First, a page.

Conclusion: Osteochondritis dissecans of the knee is a prevalent disorder in young high level atheletes. It is characterised by a subchondral osseous fragment that can separate from the underlying bone. Diagnosis and management must be implemented quickly and with patient compliance to allow for a positive outcome. Successful resolution of OCD at the knee in young high level athletes can often be achieved with conservative management to include; rest, ice and bracing. Chiropractic care is helpful in the management of associated back, knee, hip and ankle complaints induced by altered gait and weight bearing.

Improvement in autistic behaviors following chiropractic care: A case series

Cleave J, Alcantara J, Holt K. (2011)

Journal of Pediatric, Maternal & Family Health – Chiropractic 2011(4), 125-131

Objective: To describe two cases of individuals diagnosed with autism undergoing chiropractic care.

Clinical features: Case one involves a 20 year old autistic male who displays aggressive behavior towards others. Case two is a 17-year-old autistic female who abuses herself.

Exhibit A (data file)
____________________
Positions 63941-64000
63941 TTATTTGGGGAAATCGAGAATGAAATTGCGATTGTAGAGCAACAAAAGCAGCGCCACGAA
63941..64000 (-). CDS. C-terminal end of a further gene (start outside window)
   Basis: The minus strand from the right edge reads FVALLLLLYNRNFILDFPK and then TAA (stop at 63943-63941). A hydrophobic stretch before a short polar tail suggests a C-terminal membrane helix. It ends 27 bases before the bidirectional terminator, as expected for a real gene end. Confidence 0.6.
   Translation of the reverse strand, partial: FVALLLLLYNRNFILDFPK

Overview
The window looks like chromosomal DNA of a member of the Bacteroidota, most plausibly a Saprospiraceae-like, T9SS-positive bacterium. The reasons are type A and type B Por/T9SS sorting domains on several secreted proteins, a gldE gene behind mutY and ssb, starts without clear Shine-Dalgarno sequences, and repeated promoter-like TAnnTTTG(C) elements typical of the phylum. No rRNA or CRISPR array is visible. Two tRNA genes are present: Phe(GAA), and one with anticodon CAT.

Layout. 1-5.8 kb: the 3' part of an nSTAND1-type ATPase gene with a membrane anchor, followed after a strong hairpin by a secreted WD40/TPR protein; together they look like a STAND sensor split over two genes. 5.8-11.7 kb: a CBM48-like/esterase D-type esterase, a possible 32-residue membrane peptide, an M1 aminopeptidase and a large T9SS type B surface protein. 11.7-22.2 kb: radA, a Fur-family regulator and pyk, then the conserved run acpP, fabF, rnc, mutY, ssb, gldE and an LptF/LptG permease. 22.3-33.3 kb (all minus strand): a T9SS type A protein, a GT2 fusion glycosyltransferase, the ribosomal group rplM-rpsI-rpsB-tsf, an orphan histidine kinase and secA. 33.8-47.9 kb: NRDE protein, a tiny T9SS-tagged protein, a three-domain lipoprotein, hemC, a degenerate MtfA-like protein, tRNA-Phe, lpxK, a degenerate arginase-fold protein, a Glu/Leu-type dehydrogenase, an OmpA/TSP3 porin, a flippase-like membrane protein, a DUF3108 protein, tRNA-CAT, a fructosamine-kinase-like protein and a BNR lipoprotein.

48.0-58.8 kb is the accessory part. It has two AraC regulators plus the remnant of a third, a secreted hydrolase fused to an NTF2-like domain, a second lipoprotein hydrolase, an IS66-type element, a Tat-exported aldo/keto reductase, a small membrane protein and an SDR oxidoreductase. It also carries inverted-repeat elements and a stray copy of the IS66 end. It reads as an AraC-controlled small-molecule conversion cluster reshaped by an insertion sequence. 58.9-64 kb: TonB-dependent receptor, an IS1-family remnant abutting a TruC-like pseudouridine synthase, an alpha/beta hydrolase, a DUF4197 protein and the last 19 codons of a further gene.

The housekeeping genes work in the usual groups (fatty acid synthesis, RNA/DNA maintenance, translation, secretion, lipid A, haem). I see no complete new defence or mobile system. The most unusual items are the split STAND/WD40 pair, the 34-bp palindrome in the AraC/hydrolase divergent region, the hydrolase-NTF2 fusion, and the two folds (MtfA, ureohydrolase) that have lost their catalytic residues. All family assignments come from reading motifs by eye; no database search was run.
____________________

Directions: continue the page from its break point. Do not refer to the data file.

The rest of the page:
Intervention and outcome: Both patients received a trial of chiropractic care for 5 and 4 months respectively with visit frequency of once per week. Both patients responded favorably to chiropractic care with the male patient decreasing in aggressive behavior and the female patient decreasing in self-abuse and improved socialization.

Conclusion: Two cases of individuals who suffered from autism are presented. Each had favorable results after undergoing chiropractic care. This case series provides supporting evidence that individuals with autism may benefit from chiropractic care. More research is warranted in this area.
Key indexing terms: autism, autistic disorder, autistic spectrum disorder, chiropractic, vertebral subluxation.

The effects of manual therapy on balance and falls: a systematic review

Holt, K. R., Haavik, H., & Elley, C. R. (2012)

Journal of manipulative and physiological therapeutics, 35(3), 227-234.

Objective: The purpose of this study was to review the scientific literature on the effects of manual therapy interventions on falls and balance.